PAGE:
We live in a world of contrasts—a truth that shows its face in stark fashion when you get on a bike in a foreign land.
Here in France, and more particularly in northwestern Normandy where I do much of my riding, a birds-eye view displays a dense network of well-paved roads, nearly all of which, no matter how small, darkly bowered or twisting, provide transit to another road—an exit from what may have seemed a certain dead-end. There’s almost always a way out.
But this is not how it works in Canada, where I found myself recently to cycle with an old friend. In Canada there is no thick network. In fact it would be inaccurate to refer to what few roads do exist as a network. There are some roads, they tend to go straight, and they are long. That about sums it up.
The idea was to converge in Calgary and ride rented bikes from there to Golden, a couple hundred kilometers to the west, over the Rocky Mountains. The plan sounded adventurous to me and to others I told about it. Several times before leaving I went back to the map to consider our options. There were two: Either we could take Highway 1, known as the Trans-Canada Highway, a coast-to-coast four-lane thoroughfare that cuts as straight a path as possible across the continent, or there was Highway 1A, an older two-lane road that parallels Highway 1 a few miles north and that is nearly as straight.
0ne can easily fit a couple of bikes in a teepee of this size, lest prairie bandits lurk in the region. We rented a nearby three-bedroom airbnb just in case.
We took the latter, but called it quits after 80 kilometers. In the scenic town of Canmore we returned the bikes and sat down for a nice meal. We’d had enough highway riding with hurtling trucks and camping cars. Instead we continued by car to Golden, an old logging town with a big freight train switching yard. And it was there, on the dirt back roads that wind through the pine forest lining the Columbia River Valley, that I discovered what must be the best of Canadian cycling.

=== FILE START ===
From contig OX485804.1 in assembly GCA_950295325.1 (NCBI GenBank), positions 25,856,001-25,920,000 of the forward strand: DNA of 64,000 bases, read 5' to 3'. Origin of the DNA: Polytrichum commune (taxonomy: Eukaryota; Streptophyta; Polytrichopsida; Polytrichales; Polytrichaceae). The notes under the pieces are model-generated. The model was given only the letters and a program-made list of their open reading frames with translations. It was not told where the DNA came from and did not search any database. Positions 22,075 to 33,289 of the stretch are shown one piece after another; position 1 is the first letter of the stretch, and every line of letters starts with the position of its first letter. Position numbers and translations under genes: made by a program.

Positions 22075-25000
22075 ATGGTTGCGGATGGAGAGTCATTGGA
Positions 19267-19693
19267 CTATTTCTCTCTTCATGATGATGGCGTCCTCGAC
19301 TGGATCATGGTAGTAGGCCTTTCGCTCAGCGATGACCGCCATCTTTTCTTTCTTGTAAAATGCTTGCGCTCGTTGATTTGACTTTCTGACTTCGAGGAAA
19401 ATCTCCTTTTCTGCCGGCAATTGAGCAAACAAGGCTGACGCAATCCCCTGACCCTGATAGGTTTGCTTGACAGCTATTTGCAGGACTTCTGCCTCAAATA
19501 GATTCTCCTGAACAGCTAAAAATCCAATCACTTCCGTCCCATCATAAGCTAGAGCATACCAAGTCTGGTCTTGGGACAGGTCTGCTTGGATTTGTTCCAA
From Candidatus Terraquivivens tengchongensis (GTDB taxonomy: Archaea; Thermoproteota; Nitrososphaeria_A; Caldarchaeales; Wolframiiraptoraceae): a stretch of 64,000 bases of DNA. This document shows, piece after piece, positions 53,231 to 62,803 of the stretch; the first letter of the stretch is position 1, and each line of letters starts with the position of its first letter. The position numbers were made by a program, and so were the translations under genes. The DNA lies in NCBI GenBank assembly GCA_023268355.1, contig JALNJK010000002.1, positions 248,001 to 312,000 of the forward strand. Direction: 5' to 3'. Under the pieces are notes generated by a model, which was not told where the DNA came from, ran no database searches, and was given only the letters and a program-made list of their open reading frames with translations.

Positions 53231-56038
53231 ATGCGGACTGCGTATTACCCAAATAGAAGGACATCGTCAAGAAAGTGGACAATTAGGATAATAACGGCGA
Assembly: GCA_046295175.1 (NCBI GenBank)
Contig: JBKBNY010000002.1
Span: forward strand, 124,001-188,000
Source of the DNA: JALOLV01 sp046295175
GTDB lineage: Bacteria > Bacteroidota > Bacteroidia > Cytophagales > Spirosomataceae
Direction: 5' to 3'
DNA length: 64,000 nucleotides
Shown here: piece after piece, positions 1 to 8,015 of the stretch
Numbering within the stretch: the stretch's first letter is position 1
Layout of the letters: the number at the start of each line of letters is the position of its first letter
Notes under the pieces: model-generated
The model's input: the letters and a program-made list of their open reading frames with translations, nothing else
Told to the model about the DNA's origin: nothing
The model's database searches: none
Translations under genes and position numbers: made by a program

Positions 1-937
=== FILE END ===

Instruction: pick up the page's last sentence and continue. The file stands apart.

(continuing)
You need a good map to even find these dirt roads, but they are there—to access the properties of longtime locals or the vacation homes of Calgarians and more distant outsiders. They huddle high along the flanks of the Rockies, the Purcells, and the Bugaboo Mountains south of town, reaching like tendrils toward the peaks until there is no more reason to climb.
Will you need a mountain bike? On the contrary, these are the smoothest, best kept dirt roads I’ve ever seen, with only the slightest washboard effect on the sharpest turns, but otherwise as slick as any asphalt strip. And they too are long, not just the highways. Road tires will do.
One afternoon I started down such a road with my sister Sue for what was to be a quick look around her “neighborhood.” Long after she turned back, the raw beauty of this place led me off the dirt, down an overgrown farm road to a fence where I stood still and watched two deer trot across a field and disappear into the forest. Rarely have I felt so faintly the urge to return home.
Above: Emerald Lake, Yoho National Park, BC
Two stand-out eateries in the town of Canmore:
Things to do in and around Golden BC: